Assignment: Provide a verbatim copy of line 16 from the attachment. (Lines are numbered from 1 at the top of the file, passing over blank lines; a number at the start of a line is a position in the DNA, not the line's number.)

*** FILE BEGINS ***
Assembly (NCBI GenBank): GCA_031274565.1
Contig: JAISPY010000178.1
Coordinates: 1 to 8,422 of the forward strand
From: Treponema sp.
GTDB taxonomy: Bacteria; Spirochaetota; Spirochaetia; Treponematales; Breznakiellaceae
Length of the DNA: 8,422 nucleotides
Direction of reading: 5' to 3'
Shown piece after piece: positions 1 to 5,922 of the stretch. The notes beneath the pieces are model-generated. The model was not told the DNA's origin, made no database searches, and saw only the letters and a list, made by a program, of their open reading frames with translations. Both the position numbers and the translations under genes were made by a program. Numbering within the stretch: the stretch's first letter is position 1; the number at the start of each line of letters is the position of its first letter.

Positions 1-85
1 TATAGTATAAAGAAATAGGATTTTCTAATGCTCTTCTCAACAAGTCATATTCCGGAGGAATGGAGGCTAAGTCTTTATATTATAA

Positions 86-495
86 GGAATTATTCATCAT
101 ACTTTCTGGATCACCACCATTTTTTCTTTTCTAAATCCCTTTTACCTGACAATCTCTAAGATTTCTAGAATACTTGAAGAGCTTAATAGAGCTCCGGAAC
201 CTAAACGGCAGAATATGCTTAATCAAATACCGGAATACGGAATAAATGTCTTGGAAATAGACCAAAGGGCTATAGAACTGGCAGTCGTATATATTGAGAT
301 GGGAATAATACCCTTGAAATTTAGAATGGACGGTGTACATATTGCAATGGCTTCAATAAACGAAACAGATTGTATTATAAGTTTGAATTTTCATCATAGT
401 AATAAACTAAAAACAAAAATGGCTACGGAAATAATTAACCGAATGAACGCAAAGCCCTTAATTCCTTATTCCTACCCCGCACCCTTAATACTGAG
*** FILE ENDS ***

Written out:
401 AATAAACTAAAAACAAAAATGGCTACGGAAATAATTAACCGAATGAACGCAAAGCCCTTAATTCCTTATTCCTACCCCGCACCCTTAATACTGAG